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So from what I know bitrate is the product of samplerate * bitdepth.

But I cant understand this:

here for example we try to create an MP3 file selecting bitrate to 320 and sample rate to 44.1khz

How can that be? I mean if the formula bitrate = samplerate * bitdepth stands true then it must be that bitdepth = bitrate/samplerate and in our case bitdepth = (320*1024)/44100 = ~7

Will it really have such a low bitdepth? if not then why not?

Also if the above is true would it be not wiser to sacrifice some samplerate in order to gain some bitdepth?

Last but not least lets assume a 128kbps MP3 track with 8bit as bitdepth the sample rate (according to the above equation) sould be 16384.

But the sound band of the music played will vary from 20 to ~20000hz how is this possible? I would assume that since 16384 samples per second are "spited" out from a soundcard playing that 128kbps file then the frequencies involved can not be higher than 16384hz

EDIT: In case my post is confusing: how the sampling rate of a file is factored into the output MP3 bitrate ?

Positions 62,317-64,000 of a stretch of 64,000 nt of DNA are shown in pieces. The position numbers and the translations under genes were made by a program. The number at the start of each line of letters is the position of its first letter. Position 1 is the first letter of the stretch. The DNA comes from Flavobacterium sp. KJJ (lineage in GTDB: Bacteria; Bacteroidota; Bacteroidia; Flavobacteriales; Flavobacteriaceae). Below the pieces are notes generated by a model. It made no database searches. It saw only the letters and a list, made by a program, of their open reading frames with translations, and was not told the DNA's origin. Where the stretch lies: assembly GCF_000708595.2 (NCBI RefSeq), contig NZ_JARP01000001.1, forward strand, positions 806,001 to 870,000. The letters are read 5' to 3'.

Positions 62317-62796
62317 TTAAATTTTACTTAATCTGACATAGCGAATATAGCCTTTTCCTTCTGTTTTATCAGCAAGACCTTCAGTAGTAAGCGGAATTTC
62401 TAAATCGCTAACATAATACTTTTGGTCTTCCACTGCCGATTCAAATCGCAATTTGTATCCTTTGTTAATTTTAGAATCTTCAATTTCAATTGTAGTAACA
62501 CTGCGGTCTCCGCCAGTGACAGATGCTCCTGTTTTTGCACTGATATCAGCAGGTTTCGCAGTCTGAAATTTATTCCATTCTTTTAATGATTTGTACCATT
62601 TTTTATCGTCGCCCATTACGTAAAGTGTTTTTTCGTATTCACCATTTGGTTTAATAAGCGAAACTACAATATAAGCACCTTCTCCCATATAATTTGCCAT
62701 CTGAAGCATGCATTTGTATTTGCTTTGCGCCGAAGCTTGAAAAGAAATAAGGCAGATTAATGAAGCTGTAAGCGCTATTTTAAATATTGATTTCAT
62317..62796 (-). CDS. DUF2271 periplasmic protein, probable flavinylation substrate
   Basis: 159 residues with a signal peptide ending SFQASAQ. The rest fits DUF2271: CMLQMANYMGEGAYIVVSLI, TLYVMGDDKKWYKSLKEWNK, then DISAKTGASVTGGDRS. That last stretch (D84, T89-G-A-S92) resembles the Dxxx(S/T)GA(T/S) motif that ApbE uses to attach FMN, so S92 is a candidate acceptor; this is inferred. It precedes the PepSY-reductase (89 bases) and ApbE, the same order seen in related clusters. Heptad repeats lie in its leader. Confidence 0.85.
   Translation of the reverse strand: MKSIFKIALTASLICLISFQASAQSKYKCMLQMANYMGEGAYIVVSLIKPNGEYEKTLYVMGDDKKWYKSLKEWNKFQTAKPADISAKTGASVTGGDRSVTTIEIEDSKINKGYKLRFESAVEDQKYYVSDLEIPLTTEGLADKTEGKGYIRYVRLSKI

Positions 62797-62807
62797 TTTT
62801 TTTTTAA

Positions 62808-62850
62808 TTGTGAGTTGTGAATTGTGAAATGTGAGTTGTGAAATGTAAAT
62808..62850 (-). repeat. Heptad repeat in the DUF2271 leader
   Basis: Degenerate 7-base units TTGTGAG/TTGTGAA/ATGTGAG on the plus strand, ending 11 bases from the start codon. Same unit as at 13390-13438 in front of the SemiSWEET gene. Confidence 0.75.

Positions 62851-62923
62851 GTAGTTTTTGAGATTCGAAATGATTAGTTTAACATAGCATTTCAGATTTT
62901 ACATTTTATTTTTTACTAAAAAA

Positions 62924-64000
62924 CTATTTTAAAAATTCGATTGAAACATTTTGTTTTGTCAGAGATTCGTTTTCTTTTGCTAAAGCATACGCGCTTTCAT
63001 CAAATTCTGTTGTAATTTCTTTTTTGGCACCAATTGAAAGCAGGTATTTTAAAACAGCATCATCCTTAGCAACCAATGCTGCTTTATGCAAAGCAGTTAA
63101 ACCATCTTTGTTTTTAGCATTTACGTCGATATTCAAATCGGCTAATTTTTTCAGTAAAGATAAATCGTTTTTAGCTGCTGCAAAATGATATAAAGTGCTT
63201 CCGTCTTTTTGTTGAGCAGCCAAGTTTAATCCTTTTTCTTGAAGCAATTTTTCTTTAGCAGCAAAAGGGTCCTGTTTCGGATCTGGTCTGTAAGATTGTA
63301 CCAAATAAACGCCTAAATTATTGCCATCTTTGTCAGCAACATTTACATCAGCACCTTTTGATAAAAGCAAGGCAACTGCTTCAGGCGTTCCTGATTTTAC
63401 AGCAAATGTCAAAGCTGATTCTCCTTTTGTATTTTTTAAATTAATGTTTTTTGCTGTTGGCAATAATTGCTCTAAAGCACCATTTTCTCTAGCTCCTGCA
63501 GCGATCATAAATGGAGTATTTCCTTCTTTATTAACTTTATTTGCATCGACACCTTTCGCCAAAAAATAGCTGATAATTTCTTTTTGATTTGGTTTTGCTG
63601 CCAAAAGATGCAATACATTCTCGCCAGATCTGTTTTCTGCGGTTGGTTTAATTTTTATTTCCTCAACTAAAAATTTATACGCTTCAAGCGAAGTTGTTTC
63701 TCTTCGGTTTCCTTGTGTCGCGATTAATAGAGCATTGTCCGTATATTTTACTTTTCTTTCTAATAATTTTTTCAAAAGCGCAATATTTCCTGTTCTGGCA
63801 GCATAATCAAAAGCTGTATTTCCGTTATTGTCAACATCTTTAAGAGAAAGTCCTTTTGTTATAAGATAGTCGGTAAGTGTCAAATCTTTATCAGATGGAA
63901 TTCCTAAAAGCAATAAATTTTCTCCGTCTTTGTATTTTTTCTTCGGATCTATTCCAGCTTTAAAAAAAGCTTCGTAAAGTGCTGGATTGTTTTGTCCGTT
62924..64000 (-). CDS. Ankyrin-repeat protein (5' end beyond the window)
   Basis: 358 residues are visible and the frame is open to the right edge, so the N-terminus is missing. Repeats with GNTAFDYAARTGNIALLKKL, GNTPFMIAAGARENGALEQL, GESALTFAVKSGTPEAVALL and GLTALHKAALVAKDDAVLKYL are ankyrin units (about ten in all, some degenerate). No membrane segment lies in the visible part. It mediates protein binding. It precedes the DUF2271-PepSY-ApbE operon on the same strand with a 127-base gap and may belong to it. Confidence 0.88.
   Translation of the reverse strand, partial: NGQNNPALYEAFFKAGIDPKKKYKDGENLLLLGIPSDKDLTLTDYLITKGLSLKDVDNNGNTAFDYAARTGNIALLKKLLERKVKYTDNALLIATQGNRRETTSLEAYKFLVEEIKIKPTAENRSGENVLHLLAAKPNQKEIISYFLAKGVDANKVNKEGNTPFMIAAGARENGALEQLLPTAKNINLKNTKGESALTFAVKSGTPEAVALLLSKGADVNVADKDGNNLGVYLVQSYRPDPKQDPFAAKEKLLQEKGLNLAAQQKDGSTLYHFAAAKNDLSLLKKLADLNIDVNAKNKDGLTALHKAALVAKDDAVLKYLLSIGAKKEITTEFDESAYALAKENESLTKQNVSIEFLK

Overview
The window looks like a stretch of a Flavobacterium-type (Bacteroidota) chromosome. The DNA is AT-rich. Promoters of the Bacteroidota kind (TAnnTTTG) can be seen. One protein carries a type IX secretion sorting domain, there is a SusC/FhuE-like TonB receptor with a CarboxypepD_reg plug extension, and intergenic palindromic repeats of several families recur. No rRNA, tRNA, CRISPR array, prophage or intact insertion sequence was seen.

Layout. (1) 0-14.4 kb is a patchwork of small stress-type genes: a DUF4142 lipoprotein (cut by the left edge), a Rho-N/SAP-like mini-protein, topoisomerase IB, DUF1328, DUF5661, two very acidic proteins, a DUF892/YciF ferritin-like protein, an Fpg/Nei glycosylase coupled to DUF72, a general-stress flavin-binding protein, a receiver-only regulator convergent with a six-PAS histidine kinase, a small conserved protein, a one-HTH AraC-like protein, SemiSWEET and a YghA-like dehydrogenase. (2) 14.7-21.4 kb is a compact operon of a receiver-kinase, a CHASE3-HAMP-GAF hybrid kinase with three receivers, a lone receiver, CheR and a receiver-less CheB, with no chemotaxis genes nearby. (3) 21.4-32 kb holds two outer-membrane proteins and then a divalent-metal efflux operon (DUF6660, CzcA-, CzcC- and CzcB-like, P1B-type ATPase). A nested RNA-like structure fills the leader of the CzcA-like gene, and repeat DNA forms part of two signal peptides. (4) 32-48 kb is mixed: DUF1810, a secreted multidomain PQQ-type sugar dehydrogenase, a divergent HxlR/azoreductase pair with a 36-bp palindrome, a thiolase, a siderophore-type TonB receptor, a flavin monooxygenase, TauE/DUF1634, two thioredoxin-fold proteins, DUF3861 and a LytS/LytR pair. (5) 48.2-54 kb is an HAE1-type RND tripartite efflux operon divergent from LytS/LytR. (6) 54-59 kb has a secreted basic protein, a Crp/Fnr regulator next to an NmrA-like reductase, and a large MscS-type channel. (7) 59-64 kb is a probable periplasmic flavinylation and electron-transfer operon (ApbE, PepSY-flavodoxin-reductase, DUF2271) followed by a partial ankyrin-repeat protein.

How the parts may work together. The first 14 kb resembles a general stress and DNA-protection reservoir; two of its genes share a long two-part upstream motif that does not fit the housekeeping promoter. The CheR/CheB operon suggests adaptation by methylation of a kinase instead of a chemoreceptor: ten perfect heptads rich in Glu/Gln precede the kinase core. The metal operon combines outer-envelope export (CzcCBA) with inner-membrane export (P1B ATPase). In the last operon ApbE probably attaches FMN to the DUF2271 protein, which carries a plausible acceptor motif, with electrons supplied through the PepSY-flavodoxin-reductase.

1I'm not great at the math, so I can't provide a detailed answer, but essentially your formula is only valid for uncompressed audio. Throw it out of the window for mp3. – Tetsujin – 2017-05-16T08:47:11.700

@Tetsujin Thanks thats not enough I need to know why that is or at least get an equation for mp3 bitrate if you would like to upvote this post it would help greatly so that maybe a more advanced member will notice it. – papajo – 2017-05-16T11:42:48.880

Papajo - there is no equation for this for MP3, for the reason Tetsujin mentioned. – Rory Alsop – 2017-05-18T09:48:49.533